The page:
Right to work in the UK
The law preventing illegal working is set out in sections 15 to 25 of the Immigration, Asylum and Nationality Act 2006. Under the Act, the council has a duty to prevent illegal working by carrying out document checks to confirm if a person has the right to work in the UK.
Employers are liable for fines of up to £20,000 or face other legal action for negligently employing an illegal worker.
Recruiting manager responsibilities
Recruiting managers have a formal responsibility under the Immigration, Asylum and Nationality Act 2006 to ensure that all prospective employees are not employed illegally. It is the responsibility of the recruiting manager to ensure that successful candidates do NOT commence employment until these checks have been carried out.
- All shortlisted candidates are asked to bring their right to work in the UK documents with them to interview.
- At interview, the recruiting manager must check, take copies of the original acceptable documentation and then sign and date all copies. The documentation for the successful candidate(s) only must then be sent to Human Resources with the appointment form and recruitment file. Recruiting managers will need to shred any copies of the unsuccessful candidate’s documentation. Human Resources will place the documentation on their personal file.
- To avoid any claims of racial discrimination, recruiting managers are to check the documentation for all candidates and follow point number 3 above. Assumptions should not be made on whether a person has the right to work in the UK based on their appearance, accent or background.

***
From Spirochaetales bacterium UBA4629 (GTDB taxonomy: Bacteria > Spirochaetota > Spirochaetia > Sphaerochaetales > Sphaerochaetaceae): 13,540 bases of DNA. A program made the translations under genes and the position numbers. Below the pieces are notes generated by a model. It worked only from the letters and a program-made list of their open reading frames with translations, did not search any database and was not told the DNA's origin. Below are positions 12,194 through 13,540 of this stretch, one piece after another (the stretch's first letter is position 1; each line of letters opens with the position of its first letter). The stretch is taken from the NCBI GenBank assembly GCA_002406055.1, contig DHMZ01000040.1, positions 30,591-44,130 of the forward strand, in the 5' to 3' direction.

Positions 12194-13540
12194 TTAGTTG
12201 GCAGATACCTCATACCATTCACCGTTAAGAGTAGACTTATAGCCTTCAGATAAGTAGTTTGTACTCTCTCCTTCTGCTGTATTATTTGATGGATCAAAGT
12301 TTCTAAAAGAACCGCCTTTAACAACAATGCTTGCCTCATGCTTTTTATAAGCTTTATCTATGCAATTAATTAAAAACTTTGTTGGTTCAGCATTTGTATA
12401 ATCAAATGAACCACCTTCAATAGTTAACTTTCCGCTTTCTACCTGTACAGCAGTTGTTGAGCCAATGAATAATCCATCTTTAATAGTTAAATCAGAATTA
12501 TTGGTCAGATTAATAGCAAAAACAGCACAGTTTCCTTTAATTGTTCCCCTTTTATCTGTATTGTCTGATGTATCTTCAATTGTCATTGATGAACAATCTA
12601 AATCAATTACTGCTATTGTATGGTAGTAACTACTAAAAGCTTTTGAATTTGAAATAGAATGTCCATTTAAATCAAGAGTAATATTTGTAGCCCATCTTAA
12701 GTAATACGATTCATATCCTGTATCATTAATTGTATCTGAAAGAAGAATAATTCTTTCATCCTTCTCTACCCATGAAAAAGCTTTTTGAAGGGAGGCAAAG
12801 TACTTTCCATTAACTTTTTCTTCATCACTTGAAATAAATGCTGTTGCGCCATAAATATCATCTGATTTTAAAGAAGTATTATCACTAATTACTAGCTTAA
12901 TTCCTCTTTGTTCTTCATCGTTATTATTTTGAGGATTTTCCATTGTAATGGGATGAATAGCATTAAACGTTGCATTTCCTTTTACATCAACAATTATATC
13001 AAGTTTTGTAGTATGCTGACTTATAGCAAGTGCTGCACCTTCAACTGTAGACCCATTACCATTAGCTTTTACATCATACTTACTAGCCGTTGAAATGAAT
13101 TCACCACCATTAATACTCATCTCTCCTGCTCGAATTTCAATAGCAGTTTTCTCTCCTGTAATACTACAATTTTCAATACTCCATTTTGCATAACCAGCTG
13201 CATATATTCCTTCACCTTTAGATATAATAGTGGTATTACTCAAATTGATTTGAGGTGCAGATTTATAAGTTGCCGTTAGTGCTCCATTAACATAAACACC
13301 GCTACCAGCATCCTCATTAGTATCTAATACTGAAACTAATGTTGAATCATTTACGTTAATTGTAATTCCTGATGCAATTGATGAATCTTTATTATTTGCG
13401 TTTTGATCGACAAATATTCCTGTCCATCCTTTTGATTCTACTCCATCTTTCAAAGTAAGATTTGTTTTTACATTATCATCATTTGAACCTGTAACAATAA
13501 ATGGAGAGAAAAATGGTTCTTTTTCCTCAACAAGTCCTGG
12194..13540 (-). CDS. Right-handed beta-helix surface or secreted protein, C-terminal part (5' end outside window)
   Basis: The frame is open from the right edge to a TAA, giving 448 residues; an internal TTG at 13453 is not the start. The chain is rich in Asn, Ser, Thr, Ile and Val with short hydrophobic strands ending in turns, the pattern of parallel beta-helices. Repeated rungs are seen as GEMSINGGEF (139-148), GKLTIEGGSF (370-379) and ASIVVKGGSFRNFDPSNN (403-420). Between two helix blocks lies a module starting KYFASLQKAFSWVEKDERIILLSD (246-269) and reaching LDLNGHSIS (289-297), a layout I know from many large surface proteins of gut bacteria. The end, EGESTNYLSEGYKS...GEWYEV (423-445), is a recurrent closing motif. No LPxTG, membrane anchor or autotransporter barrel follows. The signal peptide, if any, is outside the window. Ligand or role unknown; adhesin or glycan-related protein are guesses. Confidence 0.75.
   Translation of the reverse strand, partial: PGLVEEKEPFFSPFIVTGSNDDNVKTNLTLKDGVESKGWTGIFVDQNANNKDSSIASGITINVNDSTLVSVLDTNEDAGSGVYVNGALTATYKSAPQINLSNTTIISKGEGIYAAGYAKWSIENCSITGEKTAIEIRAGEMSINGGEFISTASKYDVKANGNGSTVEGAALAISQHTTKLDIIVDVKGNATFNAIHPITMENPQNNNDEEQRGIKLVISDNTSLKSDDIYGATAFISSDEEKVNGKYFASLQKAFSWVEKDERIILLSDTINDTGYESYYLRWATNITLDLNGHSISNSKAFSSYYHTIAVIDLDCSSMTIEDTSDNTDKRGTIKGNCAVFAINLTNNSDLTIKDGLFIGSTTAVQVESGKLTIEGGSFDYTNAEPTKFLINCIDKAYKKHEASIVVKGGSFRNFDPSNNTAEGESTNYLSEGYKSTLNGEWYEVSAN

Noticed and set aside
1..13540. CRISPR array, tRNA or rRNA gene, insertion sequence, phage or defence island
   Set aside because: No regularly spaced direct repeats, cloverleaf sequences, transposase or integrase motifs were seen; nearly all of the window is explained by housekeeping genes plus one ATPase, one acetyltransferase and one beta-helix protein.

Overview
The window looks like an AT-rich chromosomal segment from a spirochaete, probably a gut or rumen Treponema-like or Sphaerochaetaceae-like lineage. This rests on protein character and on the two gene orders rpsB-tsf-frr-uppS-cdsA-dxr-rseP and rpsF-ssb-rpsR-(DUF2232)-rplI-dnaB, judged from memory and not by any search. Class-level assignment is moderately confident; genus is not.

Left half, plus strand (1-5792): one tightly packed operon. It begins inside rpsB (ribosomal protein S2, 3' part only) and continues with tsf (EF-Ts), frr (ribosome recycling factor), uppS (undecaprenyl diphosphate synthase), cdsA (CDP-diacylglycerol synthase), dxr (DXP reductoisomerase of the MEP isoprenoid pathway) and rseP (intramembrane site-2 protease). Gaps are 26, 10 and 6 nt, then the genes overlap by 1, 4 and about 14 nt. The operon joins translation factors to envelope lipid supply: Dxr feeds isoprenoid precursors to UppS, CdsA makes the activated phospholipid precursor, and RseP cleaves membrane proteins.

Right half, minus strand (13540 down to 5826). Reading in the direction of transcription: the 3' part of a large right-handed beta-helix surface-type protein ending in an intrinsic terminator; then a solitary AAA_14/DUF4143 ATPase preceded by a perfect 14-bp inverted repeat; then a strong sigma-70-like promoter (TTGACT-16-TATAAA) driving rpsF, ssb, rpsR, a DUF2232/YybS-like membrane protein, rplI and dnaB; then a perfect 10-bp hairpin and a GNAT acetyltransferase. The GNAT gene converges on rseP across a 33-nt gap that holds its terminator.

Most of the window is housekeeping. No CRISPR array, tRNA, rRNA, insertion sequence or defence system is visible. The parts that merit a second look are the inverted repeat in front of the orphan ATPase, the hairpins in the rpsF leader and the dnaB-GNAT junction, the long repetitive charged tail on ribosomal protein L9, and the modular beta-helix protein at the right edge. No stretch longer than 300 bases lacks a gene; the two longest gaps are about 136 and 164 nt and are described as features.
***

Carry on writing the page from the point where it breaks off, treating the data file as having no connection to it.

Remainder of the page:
The 3 step process
You must ask for and be given an acceptable document or combination of documents. You must only accept original documents.
For each document you must:
- Check any photographs are consistent with the appearance of the person;
- Check any dates of birth listed are consistent across all documents and that you are satisfied that they all match up with the appearance of the person.
- Check that the expiry dates of any limited leave to enter and remain in the UK have not passed.
- Check any UK immigration endorsements to see if the person is able to do, or can continue to do, the type of work you are offering.
- Satisfy yourself that the documents are genuine, have not been tampered with and belong to the holder.
- If you are given two documents which have different names, ask them for a further document to explain the reason for this.
You must take and retain a copy of the document, in a format which cannot later be altered.
You must take a photocopy of the relevant pages of the document. In the case of a passport or other travel document you must photocopy:
- The documents front cover and any page containing the holder’s personal details. In particular you should copy any pages that provide details of nationality, their photograph, date of birth, signature, date of expiry or biometric details.
- Any pages containing UK immigration endorsements showing that the holder has permission to be in the UK and has the right to carry out the work in question.
- You must sign and date the copies taken.
- These copies will need to be sent to HR to be stored on personnel files for the successful candidate.
Checking a job applicant’s right to work documents
See - GOV.UK guidance on checking a job applicants 'right to work' documents.
Where to send photocopied documents
The recruiting manager must send the checked, signed and dated copies of the successful candidate’s documents to Human Resources which will be placed on their personal file. Unsuccessful candidate’s documentation should be confidentially shredded by the recruiting manager.
Prospective employees will NOT be able to commence employment until the required documentation has been checked, copied, signed and dated. Offers of employment are subject to evidence that the prospective employee has the right to work in the UK.
Eligibility to work in the UK
A person does NOT need a permit to work in the UK if they are any of the following: